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The Nature of Skeletal Growth

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Presentation on theme: "The Nature of Skeletal Growth"— Presentation transcript:

1 The Nature of Skeletal Growth
Mohammad Almohaimeed BDS, SSC(Ortho)

2 The Nature of Skeletal Growth
At the cellular level: there are three possibilities for growth: hypertrophy (increase in size of cells), hyperplasia (increase of cell number), and secretion of extracellular matrix (ECM). The extracellular matrix in the mineralized tissues differs than in soft tissue in that it becomes mineralized.

3 The Nature of Skeletal Growth
Growth of soft tissues including cartilage occurs by interstitial growth, i.e growth occurs at all points at the same time (by hyperplasia, hypertrophy and secretion of ECM). In mineralized tissues, growth occurs by direct or surface apposition, in which growth occurs at the surface, not within the mineralized mass, through the activities of cells at the periosteum.

4 The Nature of Skeletal Growth
In general bone formation in the body occurs primarily through two main scenarios: 1. Endochondral bone formation (a transitional cartilage is formed). Sites: chondrocranium and long bones 2. Intramembranous bone formation (direct apposition of bone in the ECM). Sites: mandible, maxilla, and cranial vault.

5 Development and maturation of the chondrocranium
At 8 weeks, It appears as solid bar of cartilage extends from the nasal capsule anteriorly to the occipital area posteriorly. At 12 weeks, ossification centers appear in the midline cartilage structures, and in addition, intramembranous bone formation of the jaws and brain case starts.

6 Development and maturation of the chondrocranium
From this point on, bone replaces cartilage of the original chondrocranium rapidly, so that only the small cartilaginous synchondroses connecting the bones of the cranial base remain.

7 Development of Mandible
In the mandible, bone formation begins just lateral to Meckel's cartilage and spreads posteriorly along it without any direct replacement of the cartilage by the newly forming bone of the mandible. Meckel’s cartilage disintegrate except some remnants which stay as sphenomandibluar ligaments and two of the conductive ossicles.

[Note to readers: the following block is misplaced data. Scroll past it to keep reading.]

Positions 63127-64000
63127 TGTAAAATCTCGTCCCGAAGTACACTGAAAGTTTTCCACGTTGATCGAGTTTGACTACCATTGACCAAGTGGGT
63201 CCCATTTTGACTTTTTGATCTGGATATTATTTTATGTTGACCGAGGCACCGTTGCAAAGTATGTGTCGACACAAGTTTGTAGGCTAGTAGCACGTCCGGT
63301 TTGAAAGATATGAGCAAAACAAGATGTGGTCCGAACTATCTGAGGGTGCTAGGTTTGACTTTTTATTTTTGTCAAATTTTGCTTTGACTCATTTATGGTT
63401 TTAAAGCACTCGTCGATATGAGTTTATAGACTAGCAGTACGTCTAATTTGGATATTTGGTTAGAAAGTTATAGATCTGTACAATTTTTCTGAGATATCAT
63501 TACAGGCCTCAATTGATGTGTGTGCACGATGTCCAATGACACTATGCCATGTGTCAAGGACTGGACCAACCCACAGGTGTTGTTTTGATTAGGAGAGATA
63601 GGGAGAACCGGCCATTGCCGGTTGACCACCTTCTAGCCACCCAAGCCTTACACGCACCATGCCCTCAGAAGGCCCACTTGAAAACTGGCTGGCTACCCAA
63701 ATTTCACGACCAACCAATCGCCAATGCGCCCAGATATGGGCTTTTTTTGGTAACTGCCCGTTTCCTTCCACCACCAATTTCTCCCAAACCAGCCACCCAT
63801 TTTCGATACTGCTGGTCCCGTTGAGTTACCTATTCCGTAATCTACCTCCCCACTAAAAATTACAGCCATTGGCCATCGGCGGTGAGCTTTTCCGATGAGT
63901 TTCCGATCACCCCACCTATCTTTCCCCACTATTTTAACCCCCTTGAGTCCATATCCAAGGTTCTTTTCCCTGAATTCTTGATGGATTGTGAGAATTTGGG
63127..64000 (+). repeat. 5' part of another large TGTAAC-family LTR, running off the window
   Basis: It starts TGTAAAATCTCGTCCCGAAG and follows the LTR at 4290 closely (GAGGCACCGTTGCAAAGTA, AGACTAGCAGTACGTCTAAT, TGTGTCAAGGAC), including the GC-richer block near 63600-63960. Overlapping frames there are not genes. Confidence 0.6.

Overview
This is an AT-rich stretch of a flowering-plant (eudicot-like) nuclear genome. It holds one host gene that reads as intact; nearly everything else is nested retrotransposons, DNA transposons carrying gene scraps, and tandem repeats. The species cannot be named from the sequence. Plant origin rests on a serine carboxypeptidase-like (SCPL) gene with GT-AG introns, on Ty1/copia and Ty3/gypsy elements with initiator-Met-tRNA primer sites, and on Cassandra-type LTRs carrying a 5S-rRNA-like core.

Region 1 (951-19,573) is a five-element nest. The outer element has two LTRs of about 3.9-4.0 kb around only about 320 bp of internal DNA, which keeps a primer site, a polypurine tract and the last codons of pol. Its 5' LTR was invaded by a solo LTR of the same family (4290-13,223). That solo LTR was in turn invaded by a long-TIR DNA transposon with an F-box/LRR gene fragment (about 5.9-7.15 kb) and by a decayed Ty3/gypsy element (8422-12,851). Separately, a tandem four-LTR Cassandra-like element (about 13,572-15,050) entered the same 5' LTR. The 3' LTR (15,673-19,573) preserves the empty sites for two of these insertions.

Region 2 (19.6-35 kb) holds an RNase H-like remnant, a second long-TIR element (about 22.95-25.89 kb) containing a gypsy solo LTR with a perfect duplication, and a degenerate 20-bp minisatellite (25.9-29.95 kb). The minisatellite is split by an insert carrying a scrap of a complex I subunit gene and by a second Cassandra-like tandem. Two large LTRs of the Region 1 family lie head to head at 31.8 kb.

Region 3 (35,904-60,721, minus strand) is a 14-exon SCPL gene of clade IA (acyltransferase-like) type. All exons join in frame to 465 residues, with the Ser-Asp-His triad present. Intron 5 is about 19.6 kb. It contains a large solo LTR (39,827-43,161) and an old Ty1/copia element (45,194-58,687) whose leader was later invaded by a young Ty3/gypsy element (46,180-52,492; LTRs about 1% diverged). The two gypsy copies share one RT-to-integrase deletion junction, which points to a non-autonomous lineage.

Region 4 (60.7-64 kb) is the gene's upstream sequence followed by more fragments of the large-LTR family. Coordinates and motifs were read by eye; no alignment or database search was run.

8 Development of Mandible
The condylar cartilage (secondary cartilage) develops initially as a separate area of condensation from that of the body of the mandible, and only later is incorporated within it. fusion of the cartilage with the mandibular body occurs at 4 months. But the condylar cartilage persists after birth.

9 Development of Maxilla
The maxilla also forms initially as mesenchymal condensation lateral to the nasal capsule. An accessory cartilage (Zygomatic or malar cartilage), which forms in the developing malar process, disappears and is totally replaced by bone before birth (unlike the mandible)

10 Sites and Types of Growth in the craniofacial complex

11 The Skull

12 The Skull

13 The Skull

14 The Skull

15 The Skull

16 Cranial Vault

17 Cranial Vault Bone formation occurs via intramembranous pathway. Fontanelles allow a considerable deformation of the skull at birth. Remodeling at the sutures is the major mechanism for growth of the cranial vault. In addition there is a tendency for remodeling on the our ant inner surfaces of the flat bones, which allows changes in the contour during growth.

18 The Cranial Base In general, midline structures grow through the endochondral pathway (cranial base) and as you move laterally, growth at sutures and surface remodeling become more important

19 The Cranial Base

20 The Cranial Base At synchondrosis, a band of immature proliferating cartilage cells, located at the center of the synchondrosis, while a band of maturing cartilage cells extends in both directions away from the center, and endochondral ossification occurs at both margins. Growth at the synchondrosis lengthens this area of the cranial base.

21 Cranial Base Even within the cranial base, bone remodeling on surfaces is also important-it is the mechanism by which the sphenoid sinus enlarges, for instance.

22 Maxillary Growth As growth of surrounding soft tissues translates the maxilla downward and forward, opening up space at its superior and posterior sutural attachments,new bone is added on both sides of the sutures. Sutural growth and surface remodeling are the two mechanisms for maxillary growth.


24 Mechanisms of Bone Growth
All bone growth is a complicated mixture of two basic processes: deposition and resorption which are carried out by growth fields (the soft tissues investing the bone). Because the fields grow and function differently on different parts of the bone, the bone undergoes remodeling (shape changes)

25 Mechanisms of Bone Growth
A. Deposition and resorption Deposition occurs on the surface facing the direction of growth while resorption is seen on the surface facing away. Enlow’s “V” principle is useful in understanding deposition and resorption in complicated remodeling during growth in length

26 Growth in width : V-principle

27 Mandible

28 Mandible Remodeling is done by resorption in the anterior part of the ramus and deposition in the posterior part of the ramus

29 Mandibular Chin

30 Mechanisms of Bone Growth
B. Growth fields These include muscles, mucosa, blood vessels, nerves, connective tissue, brain, etc. These are the determinants of bone growth and its type (deposition or resorption).

31 References Contemporary Orthodontics; W. R. Proffit Mosby, 4th Edition; 2007.


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